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Near patient blood ketone measurements and their utility in predicting diabetic ketoacidosis.
Diabet Med 2005; 22(2):221-4DM

Abstract

AIM

To assess the utility of near patient blood ketone measurements in predicting diabetic ketoacidosis (DKA) among a group of hyperglycaemic unwell patients presenting to a hospital emergency department.

METHODS

Near patient blood beta-hydroxybutyrate (beta-OHB) testing has recently been introduced as a new tool in our hospital Accident and Emergency department (A&E) for patients with a finger-prick glucose of > 11 mmol/l. We reviewed the records of the first 50 patients to have a beta-OHB measurement to establish if they developed DKA or received treatment with intravenous insulin within 48 h of presentation. We then compared the diagnostic power of beta-OHB measurements with other clinical, physiological and biochemical markers of DKA.

RESULTS

Nine patients had DKA, eight had a compensated metabolic acidosis secondary to raised serum ketones, and 33 had no evidence of DKA during the following 48 h. The median (range) beta-OHB levels in each group were 6.0 (3.1-6.0) mmol/l, 3.4 (1.2-5.7) mmol/l, and 0.1 (0.0-1.2) mmol/l, respectively. A beta-OHB level of > or = 3.0 mmol/l had a sensitivity of 100% and specificity of 88% for DKA. All those with beta-OHB level > 3.0 mmol/l required treatment with intravenous insulin.

CONCLUSION

Measuring beta-OHB when a hyperglycaemic patient is identified could offer a simple method of identifying at an early stage those patients at highest risk of DKA (beta-OHB > 3.0 mmol/l), and redirecting the search for a diagnosis in others (beta-OHB < 1.0 mmol/l).

Authors+Show Affiliations

Diabeticare, The Hillingdon Hospital, Uxbridge, UK. steve.harris@doctors.org.ukNo affiliation info availableNo affiliation info availableNo affiliation info available

Pub Type(s)

Evaluation Studies
Journal Article

Language

eng

PubMed ID

15660743

Citation

Harris, S, et al. "Near Patient Blood Ketone Measurements and Their Utility in Predicting Diabetic Ketoacidosis." Diabetic Medicine : a Journal of the British Diabetic Association, vol. 22, no. 2, 2005, pp. 221-4.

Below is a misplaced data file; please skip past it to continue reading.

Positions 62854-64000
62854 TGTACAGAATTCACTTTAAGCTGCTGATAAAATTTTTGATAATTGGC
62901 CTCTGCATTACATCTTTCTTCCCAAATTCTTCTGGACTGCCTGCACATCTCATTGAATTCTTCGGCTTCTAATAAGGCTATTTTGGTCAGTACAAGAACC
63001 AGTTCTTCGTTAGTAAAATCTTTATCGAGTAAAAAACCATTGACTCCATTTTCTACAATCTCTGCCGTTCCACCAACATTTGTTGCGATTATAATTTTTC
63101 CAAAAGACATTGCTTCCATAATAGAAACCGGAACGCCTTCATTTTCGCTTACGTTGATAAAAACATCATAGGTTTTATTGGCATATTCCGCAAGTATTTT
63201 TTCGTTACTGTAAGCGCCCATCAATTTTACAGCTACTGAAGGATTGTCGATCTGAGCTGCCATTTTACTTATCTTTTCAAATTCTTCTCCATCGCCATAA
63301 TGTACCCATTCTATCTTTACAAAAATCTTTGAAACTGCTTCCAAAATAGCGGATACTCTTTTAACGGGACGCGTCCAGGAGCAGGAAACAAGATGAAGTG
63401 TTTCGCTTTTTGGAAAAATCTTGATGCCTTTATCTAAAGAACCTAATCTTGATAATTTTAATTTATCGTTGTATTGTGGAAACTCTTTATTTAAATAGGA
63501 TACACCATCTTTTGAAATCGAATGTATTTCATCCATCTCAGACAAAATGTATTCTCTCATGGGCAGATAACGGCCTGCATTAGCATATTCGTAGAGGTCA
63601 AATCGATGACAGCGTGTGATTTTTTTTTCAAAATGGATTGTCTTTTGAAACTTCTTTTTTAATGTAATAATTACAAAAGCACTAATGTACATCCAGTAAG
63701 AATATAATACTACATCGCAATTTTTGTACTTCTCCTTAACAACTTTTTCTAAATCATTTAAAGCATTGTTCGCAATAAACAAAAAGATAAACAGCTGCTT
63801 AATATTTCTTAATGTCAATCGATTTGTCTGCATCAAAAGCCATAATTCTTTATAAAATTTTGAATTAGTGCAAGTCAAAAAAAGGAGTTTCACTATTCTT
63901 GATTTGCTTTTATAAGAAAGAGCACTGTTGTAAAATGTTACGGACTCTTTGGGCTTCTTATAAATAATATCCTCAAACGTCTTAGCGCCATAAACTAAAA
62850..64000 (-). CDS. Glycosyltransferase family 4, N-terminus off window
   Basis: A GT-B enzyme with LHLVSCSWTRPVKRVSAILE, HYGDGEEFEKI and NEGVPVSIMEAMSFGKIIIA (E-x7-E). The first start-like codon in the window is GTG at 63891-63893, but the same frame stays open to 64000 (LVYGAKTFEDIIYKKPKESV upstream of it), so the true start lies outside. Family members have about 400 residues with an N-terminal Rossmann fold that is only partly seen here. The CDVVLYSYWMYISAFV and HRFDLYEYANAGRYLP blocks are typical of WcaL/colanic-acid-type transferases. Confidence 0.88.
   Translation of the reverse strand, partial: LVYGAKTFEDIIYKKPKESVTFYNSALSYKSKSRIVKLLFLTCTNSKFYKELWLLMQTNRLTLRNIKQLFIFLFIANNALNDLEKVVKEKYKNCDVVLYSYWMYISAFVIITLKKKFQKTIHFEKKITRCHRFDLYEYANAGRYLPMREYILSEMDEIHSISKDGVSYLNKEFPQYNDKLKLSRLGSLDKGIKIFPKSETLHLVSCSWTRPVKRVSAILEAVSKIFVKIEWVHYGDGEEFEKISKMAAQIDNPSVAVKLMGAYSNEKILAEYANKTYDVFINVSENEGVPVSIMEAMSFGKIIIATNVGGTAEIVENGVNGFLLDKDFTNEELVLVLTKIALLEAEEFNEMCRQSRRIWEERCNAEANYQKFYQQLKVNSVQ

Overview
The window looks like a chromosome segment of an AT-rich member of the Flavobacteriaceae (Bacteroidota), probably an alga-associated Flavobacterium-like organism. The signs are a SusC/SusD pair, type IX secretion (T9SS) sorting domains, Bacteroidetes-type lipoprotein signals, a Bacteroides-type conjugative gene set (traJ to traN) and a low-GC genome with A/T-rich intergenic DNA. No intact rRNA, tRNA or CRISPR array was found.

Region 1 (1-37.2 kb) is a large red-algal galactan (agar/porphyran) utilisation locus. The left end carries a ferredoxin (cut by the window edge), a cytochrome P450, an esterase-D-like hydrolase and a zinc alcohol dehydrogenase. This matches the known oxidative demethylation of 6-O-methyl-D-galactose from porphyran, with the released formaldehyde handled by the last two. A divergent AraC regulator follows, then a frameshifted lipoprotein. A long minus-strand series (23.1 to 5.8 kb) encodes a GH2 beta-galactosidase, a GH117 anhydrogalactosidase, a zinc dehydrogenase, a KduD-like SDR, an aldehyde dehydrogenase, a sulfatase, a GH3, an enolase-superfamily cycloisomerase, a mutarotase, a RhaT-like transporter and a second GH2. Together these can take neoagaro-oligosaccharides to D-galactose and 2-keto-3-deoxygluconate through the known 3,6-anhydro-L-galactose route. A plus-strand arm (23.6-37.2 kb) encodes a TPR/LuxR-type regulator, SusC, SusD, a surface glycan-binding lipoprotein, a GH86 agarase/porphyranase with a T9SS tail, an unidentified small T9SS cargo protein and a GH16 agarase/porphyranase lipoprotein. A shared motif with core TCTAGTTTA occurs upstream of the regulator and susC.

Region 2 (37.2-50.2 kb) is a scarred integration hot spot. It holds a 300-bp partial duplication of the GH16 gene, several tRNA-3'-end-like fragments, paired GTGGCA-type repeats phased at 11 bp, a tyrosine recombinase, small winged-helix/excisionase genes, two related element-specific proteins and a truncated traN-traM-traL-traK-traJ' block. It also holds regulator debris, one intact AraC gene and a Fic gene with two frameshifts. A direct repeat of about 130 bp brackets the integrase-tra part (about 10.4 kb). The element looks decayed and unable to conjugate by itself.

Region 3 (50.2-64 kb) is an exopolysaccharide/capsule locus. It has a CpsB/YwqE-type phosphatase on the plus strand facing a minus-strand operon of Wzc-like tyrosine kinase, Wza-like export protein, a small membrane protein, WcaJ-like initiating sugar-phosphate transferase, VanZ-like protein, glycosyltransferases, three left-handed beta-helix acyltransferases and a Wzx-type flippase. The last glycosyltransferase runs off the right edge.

Harris S, Ng R, Syed H, et al. Near patient blood ketone measurements and their utility in predicting diabetic ketoacidosis. Diabet Med. 2005;22(2):221-4.
Harris, S., Ng, R., Syed, H., & Hillson, R. (2005). Near patient blood ketone measurements and their utility in predicting diabetic ketoacidosis. Diabetic Medicine : a Journal of the British Diabetic Association, 22(2), pp. 221-4.
Harris S, et al. Near Patient Blood Ketone Measurements and Their Utility in Predicting Diabetic Ketoacidosis. Diabet Med. 2005;22(2):221-4. PubMed PMID: 15660743.
* Article titles in AMA citation format should be in sentence-case
TY - JOUR T1 - Near patient blood ketone measurements and their utility in predicting diabetic ketoacidosis. AU - Harris,S, AU - Ng,R, AU - Syed,H, AU - Hillson,R, PY - 2005/1/22/pubmed PY - 2005/4/20/medline PY - 2005/1/22/entrez SP - 221 EP - 4 JF - Diabetic medicine : a journal of the British Diabetic Association JO - Diabet. Med. VL - 22 IS - 2 N2 - AIM: To assess the utility of near patient blood ketone measurements in predicting diabetic ketoacidosis (DKA) among a group of hyperglycaemic unwell patients presenting to a hospital emergency department. METHODS: Near patient blood beta-hydroxybutyrate (beta-OHB) testing has recently been introduced as a new tool in our hospital Accident and Emergency department (A&E) for patients with a finger-prick glucose of > 11 mmol/l. We reviewed the records of the first 50 patients to have a beta-OHB measurement to establish if they developed DKA or received treatment with intravenous insulin within 48 h of presentation. We then compared the diagnostic power of beta-OHB measurements with other clinical, physiological and biochemical markers of DKA. RESULTS: Nine patients had DKA, eight had a compensated metabolic acidosis secondary to raised serum ketones, and 33 had no evidence of DKA during the following 48 h. The median (range) beta-OHB levels in each group were 6.0 (3.1-6.0) mmol/l, 3.4 (1.2-5.7) mmol/l, and 0.1 (0.0-1.2) mmol/l, respectively. A beta-OHB level of > or = 3.0 mmol/l had a sensitivity of 100% and specificity of 88% for DKA. All those with beta-OHB level > 3.0 mmol/l required treatment with intravenous insulin. CONCLUSION: Measuring beta-OHB when a hyperglycaemic patient is identified could offer a simple method of identifying at an early stage those patients at highest risk of DKA (beta-OHB > 3.0 mmol/l), and redirecting the search for a diagnosis in others (beta-OHB < 1.0 mmol/l). SN - 0742-3071 UR - https://www.unboundmedicine.com/medline/citation/15660743/Near_patient_blood_ketone_measurements_and_their_utility_in_predicting_diabetic_ketoacidosis_ L2 - https://doi.org/10.1111/j.1464-5491.2004.01374.x DB - PRIME DP - Unbound Medicine ER -